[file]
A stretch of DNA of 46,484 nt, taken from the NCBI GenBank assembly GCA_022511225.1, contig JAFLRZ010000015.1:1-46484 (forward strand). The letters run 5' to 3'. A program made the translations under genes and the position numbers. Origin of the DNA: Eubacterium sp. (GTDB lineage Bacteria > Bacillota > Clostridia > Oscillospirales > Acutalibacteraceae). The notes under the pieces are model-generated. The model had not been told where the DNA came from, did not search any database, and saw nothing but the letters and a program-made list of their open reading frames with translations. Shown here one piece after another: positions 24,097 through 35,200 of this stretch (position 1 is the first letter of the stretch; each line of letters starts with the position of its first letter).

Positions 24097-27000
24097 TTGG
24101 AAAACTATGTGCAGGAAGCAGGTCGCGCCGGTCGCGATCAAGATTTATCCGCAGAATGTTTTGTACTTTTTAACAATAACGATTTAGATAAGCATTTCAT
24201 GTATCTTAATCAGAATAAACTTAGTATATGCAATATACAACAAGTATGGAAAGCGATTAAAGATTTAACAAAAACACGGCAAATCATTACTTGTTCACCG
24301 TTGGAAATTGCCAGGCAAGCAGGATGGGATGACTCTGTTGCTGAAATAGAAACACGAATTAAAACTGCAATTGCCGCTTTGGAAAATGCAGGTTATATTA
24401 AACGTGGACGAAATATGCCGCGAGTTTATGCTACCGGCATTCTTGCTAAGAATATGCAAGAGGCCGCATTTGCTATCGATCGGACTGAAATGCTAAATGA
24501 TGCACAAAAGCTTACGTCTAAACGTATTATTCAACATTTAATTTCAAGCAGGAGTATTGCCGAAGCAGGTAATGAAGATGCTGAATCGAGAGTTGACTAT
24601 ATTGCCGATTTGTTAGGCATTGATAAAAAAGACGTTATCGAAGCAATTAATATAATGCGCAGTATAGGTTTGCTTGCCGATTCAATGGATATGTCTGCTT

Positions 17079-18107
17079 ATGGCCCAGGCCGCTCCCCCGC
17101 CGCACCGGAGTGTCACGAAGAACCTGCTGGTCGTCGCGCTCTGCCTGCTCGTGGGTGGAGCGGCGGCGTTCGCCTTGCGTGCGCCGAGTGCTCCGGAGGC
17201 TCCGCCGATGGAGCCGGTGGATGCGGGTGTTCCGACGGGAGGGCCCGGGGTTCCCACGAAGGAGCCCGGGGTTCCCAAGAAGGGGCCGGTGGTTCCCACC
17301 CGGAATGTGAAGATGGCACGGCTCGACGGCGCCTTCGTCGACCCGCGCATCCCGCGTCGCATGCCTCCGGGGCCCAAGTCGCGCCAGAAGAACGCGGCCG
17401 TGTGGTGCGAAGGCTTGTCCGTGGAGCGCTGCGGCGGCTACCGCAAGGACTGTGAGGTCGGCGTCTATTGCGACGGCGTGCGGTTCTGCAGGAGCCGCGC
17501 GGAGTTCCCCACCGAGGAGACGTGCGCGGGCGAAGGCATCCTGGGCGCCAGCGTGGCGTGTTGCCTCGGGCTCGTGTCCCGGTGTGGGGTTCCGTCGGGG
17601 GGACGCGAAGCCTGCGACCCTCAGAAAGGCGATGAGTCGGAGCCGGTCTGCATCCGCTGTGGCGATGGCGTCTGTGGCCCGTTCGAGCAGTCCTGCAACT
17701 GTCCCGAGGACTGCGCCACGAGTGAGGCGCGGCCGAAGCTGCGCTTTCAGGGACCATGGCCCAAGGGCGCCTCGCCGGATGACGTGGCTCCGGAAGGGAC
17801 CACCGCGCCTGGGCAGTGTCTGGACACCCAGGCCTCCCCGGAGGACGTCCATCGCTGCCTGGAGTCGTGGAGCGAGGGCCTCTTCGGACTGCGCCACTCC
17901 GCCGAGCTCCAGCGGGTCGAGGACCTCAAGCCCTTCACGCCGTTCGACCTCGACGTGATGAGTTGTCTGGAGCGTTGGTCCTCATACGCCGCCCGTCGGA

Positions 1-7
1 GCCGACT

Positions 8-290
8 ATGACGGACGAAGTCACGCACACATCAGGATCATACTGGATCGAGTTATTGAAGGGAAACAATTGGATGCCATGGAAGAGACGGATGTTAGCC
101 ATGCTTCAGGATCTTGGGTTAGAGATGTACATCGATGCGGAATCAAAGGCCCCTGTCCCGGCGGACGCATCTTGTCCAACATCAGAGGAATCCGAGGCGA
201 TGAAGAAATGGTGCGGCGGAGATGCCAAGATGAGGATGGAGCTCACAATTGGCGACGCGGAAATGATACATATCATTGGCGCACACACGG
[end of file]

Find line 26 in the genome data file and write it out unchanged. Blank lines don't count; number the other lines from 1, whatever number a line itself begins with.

201 TGAAGAAATGGTGCGGCGGAGATGCCAAGATGAGGATGGAGCTCACAATTGGCGACGCGGAAATGATACATATCATTGGCGCACACACGG